Yet, 18 months out from England's hosting of the tournament, he goes into the Six Nations with a host of selection issues far from settled and with a clutch of uncapped and barely-capped players right in the mix.
England begin their campaign away to France on February 1 and vying to join Chris Ashton on the wing are 19-year-old Anthony Watson, 20-year-old Jack Nowell, - both uncapped - and relative veteran Jonny May, a 23-year-old who has one senior appearance under his belt from last year's tour of Argentina.
Inside them Luther Burrell (uncapped) and Kyle Eastmond (two caps) are battling for a start at centre while uncapped flyhalf George Ford has been catapulted into the mix following Toby Flood's intended switch to Toulouse and his subsequent removal from the England squad.
Lancaster, like most coaches, loves to describe the situation as "opportunities" rather than dwelling on the long-term injuries that have deprived him of eight potential first-choice players for much if not all of the Six Nations.
The coach, who took over from Martin Johnson in the wake of England's disappointing and problematic 2011 World Cup campaign, was also at pains to point out that he is still only at the halfway mark in his four-year plan to win back the Webb Ellis Cup 12 years after their only previous triumph.
"We've had 20 games since start of the Six Nations two years ago when I started and there's 20 games to go (until the 2015 World Cup)," he said at the Six Nations launch on Wednesday.
"So although it feels closer than it actually is we're still only halfway through the process.
"At the moment I'm okay for the timeline for the World Cup but you don't want to put too many inexperienced players in at the same time."
Although Ashton has been struggling to reproduce the prolific form of his early England days, his experience looks to make him a certain starter in one wing berth in Paris.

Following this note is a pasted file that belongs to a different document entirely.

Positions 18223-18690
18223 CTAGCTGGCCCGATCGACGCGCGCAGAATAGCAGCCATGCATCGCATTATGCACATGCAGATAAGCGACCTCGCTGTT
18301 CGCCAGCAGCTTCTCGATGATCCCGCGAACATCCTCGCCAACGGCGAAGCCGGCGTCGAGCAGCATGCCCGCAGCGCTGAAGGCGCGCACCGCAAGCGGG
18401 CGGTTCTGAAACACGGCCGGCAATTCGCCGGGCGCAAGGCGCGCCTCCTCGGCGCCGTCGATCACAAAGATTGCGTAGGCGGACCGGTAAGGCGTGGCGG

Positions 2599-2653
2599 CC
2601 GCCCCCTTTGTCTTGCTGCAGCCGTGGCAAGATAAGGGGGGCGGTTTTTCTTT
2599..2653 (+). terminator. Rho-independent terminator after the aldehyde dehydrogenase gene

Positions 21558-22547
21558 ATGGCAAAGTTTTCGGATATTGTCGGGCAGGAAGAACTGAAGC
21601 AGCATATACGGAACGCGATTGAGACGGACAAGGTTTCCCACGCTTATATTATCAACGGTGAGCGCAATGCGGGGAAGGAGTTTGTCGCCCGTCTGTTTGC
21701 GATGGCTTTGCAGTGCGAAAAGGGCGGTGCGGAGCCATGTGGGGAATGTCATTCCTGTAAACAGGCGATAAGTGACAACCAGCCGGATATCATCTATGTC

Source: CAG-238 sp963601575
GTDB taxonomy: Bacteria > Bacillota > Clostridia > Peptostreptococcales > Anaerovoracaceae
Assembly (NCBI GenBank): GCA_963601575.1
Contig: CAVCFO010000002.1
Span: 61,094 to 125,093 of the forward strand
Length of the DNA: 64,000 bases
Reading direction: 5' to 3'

Lancaster was hard-hit by the loss of Marland Yarde and Christian Wade, two exciting wingers who were set to be given their head in November only for injuries to strike.
He was forced to play fullback Ben Foden - also out injured now - on the wing but will want to blood at least one of his young speedsters against France.
"You can put a young player in if he's ready and I like to back my instincts on how players come across in camp," Lancaster said.
"If a player looks ready I'm happy to play him. Anyway, we need to find out now rather than be asking the same questions this time next year, a few months ahead of the World Cup."
England fans too will probably be quite happy to see some new faces in the strike positions as, for all the team's progress under Lancaster, they have still all-too-often lacked the exciting cutting edge regularly displayed by the likes of New Zealand, Australia and Wales.
It was the thumping 30-3 defeat by the Welsh in Cardiff last year that left England's grand slam hopes in tatters and set Lancaster's plans back apace.
It was, however, only his second defeat in two Six Nations tournaments and England bounced back well with a series win in Argentina, home victories over Australia and Argentina and a battling defeat to all-conquering New Zealand.
"We've had some good results since Cardiff but we all want to win things - be it series victories or the Six Nations," he said. "We have an eye on the World Cup of course but we would never treat a Six Nations game, especially one against France in Paris, as any sort of warm-up."